- Distended, enlarged abdomen
- Trying to belch or vomit
- Increased or excessive salivation
- Shortness of breath or shallow breathing
- Lowered body temperature
- Pale gums
- Increased, rapid heartbeat
Some Known Risk Factors:
- Vigorous exercise or play after eating
- Rapid eating
- Feeding one large meal a day
If you suspect your dog may be showing signs of Bloat, take them to the vet immediately. Bloat can be fatal if not immediately treated.
Poochy Doos, LLC is not a vet. Information contained in this article has been derived by conducting independent web research and should not be relied on as accurate or exhaustive.
As always, should you have further questions or concerns about this important issue, please see your vet or consult with the CSU Vet Teaching Hospital.
In Loving Memory of "Mr. Lincoln"
By Mary Watterson, Dog Walker, Pet Sitter & Trail Guide
This month has been a terribly sad month for Poochy Doos, LLC. We lost a very old and dear friend, "Mr. Lincoln" to problems associated with NSAID usage. His owners were treating Lincoln as instructed by their vet and had not been informed of the dangers involved, or the signs of acute toxicity to look out for.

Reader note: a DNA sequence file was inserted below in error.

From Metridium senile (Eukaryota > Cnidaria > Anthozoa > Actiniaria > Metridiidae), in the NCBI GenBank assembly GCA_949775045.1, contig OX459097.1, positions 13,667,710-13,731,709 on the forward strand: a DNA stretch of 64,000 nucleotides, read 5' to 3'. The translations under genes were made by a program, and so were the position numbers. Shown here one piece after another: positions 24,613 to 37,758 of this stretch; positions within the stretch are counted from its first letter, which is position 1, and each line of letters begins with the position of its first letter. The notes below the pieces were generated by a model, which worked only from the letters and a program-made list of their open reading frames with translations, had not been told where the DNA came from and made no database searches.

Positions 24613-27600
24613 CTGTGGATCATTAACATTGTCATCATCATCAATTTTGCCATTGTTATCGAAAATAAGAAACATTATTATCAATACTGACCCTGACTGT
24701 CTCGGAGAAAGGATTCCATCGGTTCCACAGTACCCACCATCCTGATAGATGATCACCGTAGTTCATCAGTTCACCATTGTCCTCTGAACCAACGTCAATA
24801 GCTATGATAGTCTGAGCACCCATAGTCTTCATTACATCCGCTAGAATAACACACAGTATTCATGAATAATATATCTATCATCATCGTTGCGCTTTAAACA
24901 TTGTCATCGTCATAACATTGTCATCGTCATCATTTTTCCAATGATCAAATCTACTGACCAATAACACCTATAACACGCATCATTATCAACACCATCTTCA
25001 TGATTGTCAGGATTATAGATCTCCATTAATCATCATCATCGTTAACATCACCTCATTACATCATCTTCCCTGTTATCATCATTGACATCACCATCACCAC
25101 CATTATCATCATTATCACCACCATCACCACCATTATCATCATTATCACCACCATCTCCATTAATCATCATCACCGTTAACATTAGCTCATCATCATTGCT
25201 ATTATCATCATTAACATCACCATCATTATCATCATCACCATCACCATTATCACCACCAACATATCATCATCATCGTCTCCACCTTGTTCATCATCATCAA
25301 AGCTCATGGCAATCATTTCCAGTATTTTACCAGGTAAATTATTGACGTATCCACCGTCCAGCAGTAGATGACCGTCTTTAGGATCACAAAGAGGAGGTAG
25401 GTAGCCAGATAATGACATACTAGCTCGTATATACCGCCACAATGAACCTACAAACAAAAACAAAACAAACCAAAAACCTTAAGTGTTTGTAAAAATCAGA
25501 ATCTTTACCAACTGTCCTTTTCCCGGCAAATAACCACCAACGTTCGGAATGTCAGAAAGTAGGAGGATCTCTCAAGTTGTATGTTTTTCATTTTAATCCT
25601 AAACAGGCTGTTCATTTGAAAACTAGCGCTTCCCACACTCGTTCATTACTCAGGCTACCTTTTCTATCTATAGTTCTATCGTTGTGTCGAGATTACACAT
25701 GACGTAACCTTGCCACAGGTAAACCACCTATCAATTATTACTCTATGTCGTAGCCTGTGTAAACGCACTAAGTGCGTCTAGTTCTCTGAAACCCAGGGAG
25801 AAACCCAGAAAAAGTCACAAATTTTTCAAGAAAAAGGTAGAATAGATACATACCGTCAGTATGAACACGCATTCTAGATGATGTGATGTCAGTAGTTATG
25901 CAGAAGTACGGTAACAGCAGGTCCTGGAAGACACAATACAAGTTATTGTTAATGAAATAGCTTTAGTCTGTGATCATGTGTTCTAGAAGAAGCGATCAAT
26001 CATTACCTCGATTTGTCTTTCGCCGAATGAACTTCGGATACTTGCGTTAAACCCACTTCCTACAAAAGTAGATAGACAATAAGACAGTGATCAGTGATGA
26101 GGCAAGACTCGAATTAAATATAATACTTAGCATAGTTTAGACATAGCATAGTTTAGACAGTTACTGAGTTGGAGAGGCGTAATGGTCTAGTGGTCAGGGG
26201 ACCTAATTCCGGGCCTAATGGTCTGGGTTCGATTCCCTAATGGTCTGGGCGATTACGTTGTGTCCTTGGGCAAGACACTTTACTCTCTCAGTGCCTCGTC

Our hearts go out to Mr. Lincoln's family in their time of grief! Lincoln was a great dog and we all loved him very much!
So all of us, at one time or another, may be confronted with having to treat our four legged friends for pain or inflammation. In canines, this is probably most commonly done in order to treat Arthritis, a very common ailment. While there are supplements and wholistic treatments as well, controlling inflammation and pain management remains an important part in any treatment regimen.
There are various NSAIDs (non-steroidal anti-inflammatory) drugs on the market. generally speaking, they work by suppressing the enzyme prostaglandin. The problem is, when prostaglandin is inhibited, it can adversely affect blood circulation in the kidneys and the production of blood platelets.
As with any medication, your vet should always discuss potential side-effects with you prior to administering the drug. During the first 24-72 hours, it is important to keep a close eye on your dog to observe any adverse reactions.
For more information on this important topic, please see your vet or inquire at the CSU Veterinarian Teaching Hospital. You may also find helpful articles online by Googling "dangers of canine nsaids."